Steven K. Ashby and C.J. Hawking, Staley: The Fight for a New American Labor Movement.
IF ANY HISTORIANS still think that the 1990s was a period of labour quiescence, Staley should convincingly disabuse them of that notion. If any commentators still believe that the 1990s represented the period when "new voices" finally regenerated organized labour, this book will present a devastating challenge. That paradox is at the centre of this important book, which ranks alongside Richard Brisbane's A Strike Like No Other and Kate Bronfenbrenner's Ravenswood as a major contribution to the history of modern American labour. The authors have presented a compelling analysis of a decisive moment in the struggle for social democracy. Equally important, they present an astute analysis of the central conundrum facing American labour today: the tension between front-rank militancy and institutional conservatism.
Ashby and Hawking weave these themes into the analysis of a labour movement buffeted by forces that would have intimidated the likes of John L. Lewis. Staley manufactured high fructose corn syrup, the revolutionary substitute for sugar that sweetened everything from Pepsi to Pop-Tarts in the consumer-fuelled 1980s. The demand for the product was insatiable--by 1992, the company was turning a $400 million profit. But in the "greed is good" decade, profitability wasn't simply a function of demand. Hawking and Ashby outline the deliberate campaign for the restoration of corporate control that began when Chrysler demanded massive wage and benefit concessions from the UAW in 1979 and received a major stamp of approval when President Reagan liquidated the Professional Air Traffic Controllers Organization in 1981. The era of shareholder entitlement, leveraged buyouts, corporate consolidation, and Hormel-style anti-unionism provides the background for the analysis of the Staley struggle. For example, by the time that the multinational Tate and Lyell absorbed A.E Staley in 1988, the company had already experimented in "cooperation" schemes designed to rationalize production and reduce employee control. The Tate and Lyell acquisition eliminated a competitor and made an already concentrated industry even less competitive.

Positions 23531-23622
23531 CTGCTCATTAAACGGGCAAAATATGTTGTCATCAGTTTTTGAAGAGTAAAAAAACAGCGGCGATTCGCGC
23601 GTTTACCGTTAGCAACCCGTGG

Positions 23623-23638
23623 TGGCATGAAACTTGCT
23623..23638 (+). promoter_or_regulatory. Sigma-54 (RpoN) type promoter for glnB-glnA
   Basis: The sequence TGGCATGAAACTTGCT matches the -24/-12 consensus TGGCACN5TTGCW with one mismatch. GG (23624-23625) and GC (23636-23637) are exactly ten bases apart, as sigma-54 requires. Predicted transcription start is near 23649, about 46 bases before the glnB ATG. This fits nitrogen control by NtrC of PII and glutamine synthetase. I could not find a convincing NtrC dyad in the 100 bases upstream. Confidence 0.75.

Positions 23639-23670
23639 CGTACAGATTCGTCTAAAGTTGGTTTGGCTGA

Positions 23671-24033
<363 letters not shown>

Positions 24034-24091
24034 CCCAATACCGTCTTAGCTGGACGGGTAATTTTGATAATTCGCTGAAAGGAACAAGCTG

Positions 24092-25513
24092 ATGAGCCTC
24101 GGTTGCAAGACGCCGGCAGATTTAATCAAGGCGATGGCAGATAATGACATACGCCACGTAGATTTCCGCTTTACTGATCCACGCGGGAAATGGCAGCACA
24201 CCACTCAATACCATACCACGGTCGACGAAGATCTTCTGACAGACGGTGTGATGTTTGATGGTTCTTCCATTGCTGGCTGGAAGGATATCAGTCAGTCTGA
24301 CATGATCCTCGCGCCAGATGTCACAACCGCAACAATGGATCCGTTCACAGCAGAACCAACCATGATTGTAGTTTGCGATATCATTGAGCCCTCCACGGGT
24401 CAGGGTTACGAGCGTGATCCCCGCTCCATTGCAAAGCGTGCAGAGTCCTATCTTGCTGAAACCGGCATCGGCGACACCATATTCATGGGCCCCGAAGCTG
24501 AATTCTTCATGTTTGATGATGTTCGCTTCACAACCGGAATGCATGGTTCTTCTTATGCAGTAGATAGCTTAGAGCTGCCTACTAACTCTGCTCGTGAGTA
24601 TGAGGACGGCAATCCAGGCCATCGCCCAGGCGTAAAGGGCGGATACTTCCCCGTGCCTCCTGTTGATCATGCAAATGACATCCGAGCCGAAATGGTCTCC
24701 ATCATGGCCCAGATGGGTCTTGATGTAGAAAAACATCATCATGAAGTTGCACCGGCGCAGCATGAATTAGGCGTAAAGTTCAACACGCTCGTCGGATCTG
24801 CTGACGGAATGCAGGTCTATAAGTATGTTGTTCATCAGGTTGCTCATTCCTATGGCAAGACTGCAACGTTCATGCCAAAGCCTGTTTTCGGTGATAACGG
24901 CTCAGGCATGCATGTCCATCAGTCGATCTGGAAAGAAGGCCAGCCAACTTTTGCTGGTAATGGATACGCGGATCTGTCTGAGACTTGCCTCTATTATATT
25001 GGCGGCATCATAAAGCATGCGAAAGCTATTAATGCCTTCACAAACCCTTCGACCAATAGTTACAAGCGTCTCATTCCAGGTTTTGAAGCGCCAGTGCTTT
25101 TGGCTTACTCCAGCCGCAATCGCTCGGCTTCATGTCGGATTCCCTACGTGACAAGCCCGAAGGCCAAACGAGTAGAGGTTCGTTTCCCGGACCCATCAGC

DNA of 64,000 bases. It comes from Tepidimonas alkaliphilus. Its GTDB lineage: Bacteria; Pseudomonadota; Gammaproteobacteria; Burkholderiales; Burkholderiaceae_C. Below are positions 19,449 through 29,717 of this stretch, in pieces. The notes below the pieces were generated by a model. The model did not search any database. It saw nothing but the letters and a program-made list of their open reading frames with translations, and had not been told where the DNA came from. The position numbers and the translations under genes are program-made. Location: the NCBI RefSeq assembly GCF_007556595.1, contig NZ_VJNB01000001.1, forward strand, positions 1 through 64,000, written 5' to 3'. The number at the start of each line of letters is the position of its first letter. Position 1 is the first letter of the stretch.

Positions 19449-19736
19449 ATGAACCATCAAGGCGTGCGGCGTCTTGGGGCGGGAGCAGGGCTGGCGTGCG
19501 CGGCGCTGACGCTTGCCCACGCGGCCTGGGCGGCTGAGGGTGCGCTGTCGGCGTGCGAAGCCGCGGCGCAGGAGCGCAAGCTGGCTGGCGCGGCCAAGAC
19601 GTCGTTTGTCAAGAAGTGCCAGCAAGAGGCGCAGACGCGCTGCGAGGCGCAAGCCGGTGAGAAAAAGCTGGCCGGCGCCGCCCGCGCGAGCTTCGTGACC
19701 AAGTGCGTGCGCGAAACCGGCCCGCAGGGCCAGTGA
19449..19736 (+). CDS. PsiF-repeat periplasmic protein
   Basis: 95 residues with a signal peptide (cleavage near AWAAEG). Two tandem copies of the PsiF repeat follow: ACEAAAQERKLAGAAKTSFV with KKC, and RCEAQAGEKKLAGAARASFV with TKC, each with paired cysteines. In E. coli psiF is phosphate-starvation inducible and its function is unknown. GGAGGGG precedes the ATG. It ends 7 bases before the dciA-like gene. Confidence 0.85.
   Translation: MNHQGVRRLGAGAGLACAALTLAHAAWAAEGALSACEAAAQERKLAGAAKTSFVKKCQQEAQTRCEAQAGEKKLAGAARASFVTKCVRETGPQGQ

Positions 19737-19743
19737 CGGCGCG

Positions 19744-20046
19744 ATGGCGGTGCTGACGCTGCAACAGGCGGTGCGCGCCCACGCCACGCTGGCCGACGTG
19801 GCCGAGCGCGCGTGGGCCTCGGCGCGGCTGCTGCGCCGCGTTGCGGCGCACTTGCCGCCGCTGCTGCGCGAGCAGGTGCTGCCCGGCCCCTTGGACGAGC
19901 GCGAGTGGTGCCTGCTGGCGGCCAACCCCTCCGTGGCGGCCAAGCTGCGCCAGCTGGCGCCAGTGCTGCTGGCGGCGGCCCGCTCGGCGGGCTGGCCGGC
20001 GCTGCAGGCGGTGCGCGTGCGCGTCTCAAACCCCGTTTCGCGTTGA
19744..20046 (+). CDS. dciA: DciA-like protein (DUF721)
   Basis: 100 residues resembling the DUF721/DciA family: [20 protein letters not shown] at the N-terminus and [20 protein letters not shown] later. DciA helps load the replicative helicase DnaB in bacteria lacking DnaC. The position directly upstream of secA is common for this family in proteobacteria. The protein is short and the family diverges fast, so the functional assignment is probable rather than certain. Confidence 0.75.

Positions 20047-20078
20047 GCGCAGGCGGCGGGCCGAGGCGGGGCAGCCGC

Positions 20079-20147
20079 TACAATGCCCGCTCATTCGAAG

The irony, of course, is that the company used the rhetoric of global competitiveness to justify demands for massive concessions. The imperative was clear: to render the whole idea of a collective agreement meaningless. Ashby and Hawking establish the political and economic context for the company's draconian demands. In the same period that Caterpillar (also in Decatur), Hormel, Greyhound, International Paper, and Staley were demanding concessions, real wages for US workers were on a steady decline. Following a four year wage freeze (!), the Staley local of the Allied Industrial Workers arrived at the bargaining table to discover that the new owners expected them to accept "rotating shifts, the deskilling of jobs, the elimination of most safety procedures, and other major concessions." (22) Wholesale firings of union-friendly managers, the elimination of one-fourth of the company's white collar employees, and the adoption of non-union contractors signaled the company's determination to restructure. Yet it is the death of employee Jim Beals in a preventable industrial accident that highlights the company malfeasance at the core of restructuring. This is never simply the numbers game that corporate reengineering gurus presented.
Discussing Local 837's remarkable outreach campaign, which saw teams of "road warriors" traversing the country to generate support and foster independent solidarity committees, the authors quote an AFL-CIO strategist commenting on its significance: "When Road Warriors go out in any campaign, they touch people in a way that union newsletters don't, magazines don't, phone calls don't, staff to staff don't, staff speaking to members don't. These Road Warriors ... touch people in their heart and soul, not just their head, and it makes a very big difference ..." (95) The sensitivity to the lived experience of workers raises the calibre of this study considerably.